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Clinical Rheumatology

, 28:1411 | Cite as

Juvenile idiopathic arthritis in adulthood and orthopaedic intervention

  • Ajay MalviyaEmail author
  • Sarah Johnson-Lynn
  • Peter Avery
  • David Deehan
  • Helen Foster
Original Article

Abstract

There have been marked changes in the management of juvenile idiopathic arthritis (JIA) over recent decades, mainly with earlier use of methotrexate (MTX). Our aim was to describe orthopaedic interventions in a large group of adults with JIA followed up over several decades. This was a retrospective observational study of adult JIA patients attending a teaching hospital clinic, with information collated on JIA subtype, disease duration, orthopaedic interventions, and exposure to MTX. The study included 144 patients with median disease duration of 19 years. Survival analysis showed that joint surgery was observed in the majority (75%) of patients with disease duration over 40 years with a trend for less joint surgery in patients with oligoarticular JIA. In total, 41 patients (28.5%) had received joint surgery, and 17/41 (41%) have required multiple procedures. Of those who have required joint surgery, 20/41 (48%) had started MTX in their adult years, with only 5/41 (12%), starting MTX prior to first joint replacement and none within 5 years of disease onset. Of the patients who have not had joint surgery to date, most (46/103, 45%) were receiving MTX or another immunosuppressive agent; in the majority of cases, MTX was started within 2 years of disease onset. Many adults with JIA require joint replacement surgery and ongoing immunosuppressive treatments, emphasising that JIA is not a benign disease. Many patients who have had joint replacement surgery have had exposure to MTX albeit after many years after disease onset; it remains to be seen whether patients who have received MTX therapy early in their disease course will ultimately have less requirement for joint surgery.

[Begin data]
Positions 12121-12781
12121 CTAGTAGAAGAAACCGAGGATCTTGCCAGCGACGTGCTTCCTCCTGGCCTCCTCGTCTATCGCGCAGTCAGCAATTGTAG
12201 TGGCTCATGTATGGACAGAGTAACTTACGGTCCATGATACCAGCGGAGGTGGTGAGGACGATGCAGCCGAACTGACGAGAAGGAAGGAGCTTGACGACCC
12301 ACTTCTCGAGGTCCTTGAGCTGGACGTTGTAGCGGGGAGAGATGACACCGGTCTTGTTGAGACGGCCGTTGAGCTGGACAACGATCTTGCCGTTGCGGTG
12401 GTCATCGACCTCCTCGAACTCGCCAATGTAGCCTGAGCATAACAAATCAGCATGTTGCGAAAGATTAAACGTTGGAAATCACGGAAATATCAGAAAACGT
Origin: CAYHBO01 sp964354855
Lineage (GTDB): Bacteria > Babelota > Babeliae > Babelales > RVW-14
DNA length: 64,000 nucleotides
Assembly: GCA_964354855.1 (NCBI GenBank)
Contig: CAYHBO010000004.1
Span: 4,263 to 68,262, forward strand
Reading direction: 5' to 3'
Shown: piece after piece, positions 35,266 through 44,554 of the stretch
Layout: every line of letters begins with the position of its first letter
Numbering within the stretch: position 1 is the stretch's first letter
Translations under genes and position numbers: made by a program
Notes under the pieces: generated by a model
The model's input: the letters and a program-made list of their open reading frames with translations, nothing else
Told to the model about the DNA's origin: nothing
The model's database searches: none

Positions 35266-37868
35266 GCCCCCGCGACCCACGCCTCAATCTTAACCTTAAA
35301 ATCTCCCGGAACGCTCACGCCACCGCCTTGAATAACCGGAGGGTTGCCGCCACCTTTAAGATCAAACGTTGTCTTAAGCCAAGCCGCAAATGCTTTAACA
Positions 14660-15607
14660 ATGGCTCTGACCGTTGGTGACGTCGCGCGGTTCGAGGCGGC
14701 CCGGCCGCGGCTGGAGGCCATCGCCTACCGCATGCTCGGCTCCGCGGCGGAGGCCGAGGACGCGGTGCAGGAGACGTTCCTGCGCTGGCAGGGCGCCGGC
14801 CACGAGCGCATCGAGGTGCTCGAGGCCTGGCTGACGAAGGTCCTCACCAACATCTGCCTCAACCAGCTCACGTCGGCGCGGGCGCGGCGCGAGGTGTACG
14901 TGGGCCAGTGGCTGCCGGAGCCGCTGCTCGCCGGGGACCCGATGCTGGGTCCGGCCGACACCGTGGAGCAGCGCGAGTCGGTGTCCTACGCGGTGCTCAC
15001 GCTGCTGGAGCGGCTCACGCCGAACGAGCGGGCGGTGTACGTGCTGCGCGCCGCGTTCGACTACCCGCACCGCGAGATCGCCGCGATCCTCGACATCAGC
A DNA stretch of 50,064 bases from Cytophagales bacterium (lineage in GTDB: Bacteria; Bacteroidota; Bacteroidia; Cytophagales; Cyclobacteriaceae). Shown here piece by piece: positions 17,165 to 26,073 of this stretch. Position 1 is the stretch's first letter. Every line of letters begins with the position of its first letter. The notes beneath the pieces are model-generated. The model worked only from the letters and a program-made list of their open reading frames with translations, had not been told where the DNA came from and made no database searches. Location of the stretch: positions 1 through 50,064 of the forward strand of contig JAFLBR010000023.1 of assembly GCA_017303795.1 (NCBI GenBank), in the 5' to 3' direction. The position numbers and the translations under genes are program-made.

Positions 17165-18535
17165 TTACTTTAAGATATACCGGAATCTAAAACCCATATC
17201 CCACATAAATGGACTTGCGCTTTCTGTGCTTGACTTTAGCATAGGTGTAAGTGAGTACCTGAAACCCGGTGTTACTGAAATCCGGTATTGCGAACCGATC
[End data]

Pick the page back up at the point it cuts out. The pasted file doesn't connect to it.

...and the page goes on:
Keywords

DMARDs Joint surgery Juvenile idiopathic arthritis Outcome 

Notes

Competing interest

None

Disclosures

None

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Copyright information

© Clinical Rheumatology 2009

Authors and Affiliations

  • Ajay Malviya
    • 1
    • 3
    Email author
  • Sarah Johnson-Lynn
    • 1
  • Peter Avery
    • 2
  • David Deehan
    • 1
  • Helen Foster
    • 2
  1. 1.Freeman Hospital, Newcastle Hospitals NHS Trust, Musculoskeletal UnitFreeman HospitalNewcastle upon TyneUK
  2. 2.Newcastle Hospitals NHS Trust, Musculoskeletal UnitFreeman Hospital, Newcastle UniversityNewcastle upon TyneUK
  3. 3.Newcastle upon TyneUK

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